Inconsistent political leadership, lags in federal funding and the region's multi-layered, many-headed form of government made it easy for momentum to lag. Affordable housing has never been a priority for state government, though rising rents, shrinking vacancy rates and heavy lobbying have prompted House Democrats to add it to their list of priorities for the 2016 session.
In Oregon, the state's housing trust fund is hard to use and inconsistently funded. Portland and Multnomah County leaders have declared a housing emergency and pledged $30 million to new affordable housing efforts, but acknowledge that's a start rather than a solution. A coalition of activist groups and nonprofits says the Portland region needs to spend $50 million a year for the next 20 years to close the affordable housing gap. They're pushing for a new revenue source to build affordable housing, potentially through a 2016 ballot measure.
Utah lawmakers created a special state trust fund for homeless services in 1988. Taxpayers can donate to it when they pay their income taxes each year, though the bulk of it comes from the state's general fund budget. So when state leaders decided to make ending homelessness a priority, they already had one potential source of money for the effort.
New housing costs more and takes longer to build here than in Utah. Construction standards are higher, and Utah is a "right to work" state, meaning contractors face fewer labor requirements. Although parts of Utah are seeing tremendous growth, land in most parts of the state remains cheaper than in Oregon. New housing built as part of Utah's 10-year plan cost about $100,000 per unit, Pendleton said. In Oregon, nonprofit leaders say it's hard to build for less than $150,000 per apartment.
Those differences add up. According to the U.S. Department of Housing and Urban Development, Utah added almost 1,200 new units dedicated to homeless people during the past decade. Oregon lost 873.
Housing First requires ... housing. Oregon simply hasn't been able to build enough.
"In many ways, we're doing great work with the resources we have," said Jes Larson, director of Oregon's Welcome Home Coalition, the group pushing for a new, permanent revenue stream for affordable housing. "The problem is we need more."
The power of faith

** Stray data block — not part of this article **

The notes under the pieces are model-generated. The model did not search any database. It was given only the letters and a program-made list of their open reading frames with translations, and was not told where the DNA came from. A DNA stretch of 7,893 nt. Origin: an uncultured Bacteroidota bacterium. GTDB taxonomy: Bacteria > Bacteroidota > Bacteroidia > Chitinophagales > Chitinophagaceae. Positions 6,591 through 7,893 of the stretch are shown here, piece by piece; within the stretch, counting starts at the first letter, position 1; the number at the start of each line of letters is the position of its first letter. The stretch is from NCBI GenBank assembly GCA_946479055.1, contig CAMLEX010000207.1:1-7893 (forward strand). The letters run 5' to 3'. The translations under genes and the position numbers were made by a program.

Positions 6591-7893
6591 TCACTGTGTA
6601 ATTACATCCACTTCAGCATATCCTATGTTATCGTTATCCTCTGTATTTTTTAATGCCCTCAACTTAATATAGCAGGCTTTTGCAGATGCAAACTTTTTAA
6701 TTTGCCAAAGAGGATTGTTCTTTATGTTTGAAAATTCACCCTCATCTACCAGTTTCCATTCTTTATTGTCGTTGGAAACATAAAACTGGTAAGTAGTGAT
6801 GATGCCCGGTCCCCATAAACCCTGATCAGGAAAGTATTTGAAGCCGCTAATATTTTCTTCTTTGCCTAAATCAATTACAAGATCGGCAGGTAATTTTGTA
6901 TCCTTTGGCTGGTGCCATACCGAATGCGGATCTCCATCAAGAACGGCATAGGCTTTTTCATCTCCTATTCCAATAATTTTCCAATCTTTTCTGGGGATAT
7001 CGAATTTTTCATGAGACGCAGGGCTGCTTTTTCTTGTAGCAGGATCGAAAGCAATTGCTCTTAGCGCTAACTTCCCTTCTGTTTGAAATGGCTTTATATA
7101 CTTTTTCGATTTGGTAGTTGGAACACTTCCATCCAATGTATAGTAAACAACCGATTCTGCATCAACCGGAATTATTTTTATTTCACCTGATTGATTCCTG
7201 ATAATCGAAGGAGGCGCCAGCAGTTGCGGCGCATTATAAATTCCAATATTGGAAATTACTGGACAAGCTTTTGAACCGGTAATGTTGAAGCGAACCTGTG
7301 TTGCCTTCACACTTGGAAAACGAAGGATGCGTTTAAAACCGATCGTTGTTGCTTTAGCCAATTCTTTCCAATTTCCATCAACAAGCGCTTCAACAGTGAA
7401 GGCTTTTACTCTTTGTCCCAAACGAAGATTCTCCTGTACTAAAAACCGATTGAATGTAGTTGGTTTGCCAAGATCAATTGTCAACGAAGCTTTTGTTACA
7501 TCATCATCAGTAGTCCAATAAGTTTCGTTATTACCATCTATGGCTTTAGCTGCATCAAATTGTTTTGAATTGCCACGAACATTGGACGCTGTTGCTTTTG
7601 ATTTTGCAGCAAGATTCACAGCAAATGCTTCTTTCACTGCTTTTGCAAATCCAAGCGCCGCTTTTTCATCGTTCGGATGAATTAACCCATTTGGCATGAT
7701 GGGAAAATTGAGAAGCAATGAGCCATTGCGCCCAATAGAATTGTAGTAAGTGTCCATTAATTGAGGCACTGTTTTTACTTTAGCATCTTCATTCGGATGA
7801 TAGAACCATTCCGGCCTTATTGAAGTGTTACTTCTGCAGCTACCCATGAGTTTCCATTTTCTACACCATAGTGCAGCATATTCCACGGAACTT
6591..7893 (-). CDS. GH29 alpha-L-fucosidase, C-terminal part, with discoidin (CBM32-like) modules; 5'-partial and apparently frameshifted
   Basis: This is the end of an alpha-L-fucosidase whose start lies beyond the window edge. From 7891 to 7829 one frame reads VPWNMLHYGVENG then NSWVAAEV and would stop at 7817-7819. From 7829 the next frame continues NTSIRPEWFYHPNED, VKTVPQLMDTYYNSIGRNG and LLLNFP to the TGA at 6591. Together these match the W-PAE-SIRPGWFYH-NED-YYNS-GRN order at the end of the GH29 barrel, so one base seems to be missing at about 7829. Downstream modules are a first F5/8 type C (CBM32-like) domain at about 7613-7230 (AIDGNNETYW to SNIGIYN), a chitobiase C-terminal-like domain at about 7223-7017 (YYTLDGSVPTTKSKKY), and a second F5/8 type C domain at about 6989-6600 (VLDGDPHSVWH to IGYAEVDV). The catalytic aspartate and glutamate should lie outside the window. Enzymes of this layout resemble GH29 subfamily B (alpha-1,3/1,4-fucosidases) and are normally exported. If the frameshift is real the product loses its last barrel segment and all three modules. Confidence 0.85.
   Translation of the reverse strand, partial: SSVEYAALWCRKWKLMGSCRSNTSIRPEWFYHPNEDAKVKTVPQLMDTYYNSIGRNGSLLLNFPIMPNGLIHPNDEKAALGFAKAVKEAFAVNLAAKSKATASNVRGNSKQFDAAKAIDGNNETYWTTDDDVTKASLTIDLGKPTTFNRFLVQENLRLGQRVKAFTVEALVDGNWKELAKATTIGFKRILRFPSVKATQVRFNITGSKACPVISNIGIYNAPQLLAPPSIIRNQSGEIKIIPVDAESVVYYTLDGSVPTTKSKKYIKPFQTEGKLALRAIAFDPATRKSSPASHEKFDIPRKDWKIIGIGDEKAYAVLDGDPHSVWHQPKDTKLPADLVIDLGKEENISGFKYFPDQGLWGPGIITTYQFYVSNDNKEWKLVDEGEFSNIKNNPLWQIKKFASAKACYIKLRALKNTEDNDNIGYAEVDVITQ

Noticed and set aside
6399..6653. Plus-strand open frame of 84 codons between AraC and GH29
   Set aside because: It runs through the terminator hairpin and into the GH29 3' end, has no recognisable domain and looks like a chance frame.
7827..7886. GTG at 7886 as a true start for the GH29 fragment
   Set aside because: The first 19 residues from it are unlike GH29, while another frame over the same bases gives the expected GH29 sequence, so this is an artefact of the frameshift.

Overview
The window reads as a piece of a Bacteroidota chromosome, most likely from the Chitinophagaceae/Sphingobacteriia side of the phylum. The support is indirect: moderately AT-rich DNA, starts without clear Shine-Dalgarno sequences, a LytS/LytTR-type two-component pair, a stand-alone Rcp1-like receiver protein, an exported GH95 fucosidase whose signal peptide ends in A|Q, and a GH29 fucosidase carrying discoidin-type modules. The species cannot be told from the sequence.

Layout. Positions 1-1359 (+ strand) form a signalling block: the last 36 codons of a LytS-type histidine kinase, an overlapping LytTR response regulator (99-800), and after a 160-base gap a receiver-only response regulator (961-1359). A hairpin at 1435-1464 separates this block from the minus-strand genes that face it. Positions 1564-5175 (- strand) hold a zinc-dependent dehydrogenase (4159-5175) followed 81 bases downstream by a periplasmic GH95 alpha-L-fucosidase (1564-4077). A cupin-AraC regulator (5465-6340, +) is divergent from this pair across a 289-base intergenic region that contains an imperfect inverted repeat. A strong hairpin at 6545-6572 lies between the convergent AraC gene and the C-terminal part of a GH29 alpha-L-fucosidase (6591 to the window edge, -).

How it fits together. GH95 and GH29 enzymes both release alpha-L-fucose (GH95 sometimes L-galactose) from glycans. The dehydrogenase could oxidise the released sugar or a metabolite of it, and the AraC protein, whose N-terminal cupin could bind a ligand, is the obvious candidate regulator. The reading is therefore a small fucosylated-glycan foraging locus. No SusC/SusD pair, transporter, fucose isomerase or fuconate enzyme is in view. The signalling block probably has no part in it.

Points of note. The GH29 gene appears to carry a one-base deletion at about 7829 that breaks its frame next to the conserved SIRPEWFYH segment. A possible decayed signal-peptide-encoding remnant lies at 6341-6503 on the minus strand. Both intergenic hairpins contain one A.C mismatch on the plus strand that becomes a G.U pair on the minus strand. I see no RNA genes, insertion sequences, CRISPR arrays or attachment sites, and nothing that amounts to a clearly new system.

One more big difference: Although state leaders are loath to tally up precisely how much the Church of Jesus Christ of Latter-day Saints has donated in cash, land and manpower, it's hard to overstate the role the church played in Utah's success.
Sixty percent of all Utah residents are Mormons, and the church has a long, broad tradition of helping the poor plus the infrastructure that comes with that commitment. The church is the single most influential force in the state, with the financial and political power of several Fortune 500 companies.
"If Phil Knight came out tomorrow and said, 'I'm giving $200 million and challenging everyone in the Pacific Northwest to meet this problem,' it's a whole different game," Bayer said.
Beyond brute force and big money, the church plays a subtler but still important role in shaping public opinion, particularly among business leaders. Mathis notes that Mormon congregations are led by lay clergy.
"It's usually someone from your community, like a lawyer, an architect, a business owner. For three years as bishop, you're a part-time de facto social worker. You learn to appreciate that people hit trouble, that they make mistakes, they need a hand sometimes," he said. "I think that experience creates a level of empathy that the business community might not otherwise have. You take that back to work with you, that sense that this is your responsibility, too."
The Three C's
Despite all those differences, Utah's experience does offer lessons for Oregon. Pendleton, a soft-spoken grandfather who worked for the Mormon Church before Utah's governor "borrowed" him for homelessness, turns inspirational speaker when outlining what he says are the three takeaways for other communities.
He ticks off "the 3 C's" - "champions, collaboration and compassion."
"You have to have some key champions, people who can pick up the phone and make things happen," he said. "You have to be collaborative, setting a priority and then pooling all your political and financial resources around it.
"And you have to be compassionate. We call them 'homeless citizens,' not 'those people.'"
Despite Pendleton's ongoing victory tour, Utah offers one more more lesson: The work never stops.
Now that they've made a big dent in chronic homelessness, city, county and state leaders are turning to ending homelessness among veterans and answering the rising tide of homeless women and families. In 2016, they're asking state legislators for another $20 million to fight homelessness. Much of it would go to renovate The Road Home, The Road Home, Salt Lake City's 1,000 bed shelter, and open new separate emergency space for women, teens and other vulnerable subpopulations.
"One of the big things we've learned is that this is full-time work," said Ben McAdams, the mayor of Salt Lake County. "You don't just identify a solution, and you're done. It's a constant ongoing effort, which requires constant ongoing investment.
"That's really how you begin to chip away it, by understanding that you're never going to be done."
(503) 412-7053; @annargriffin>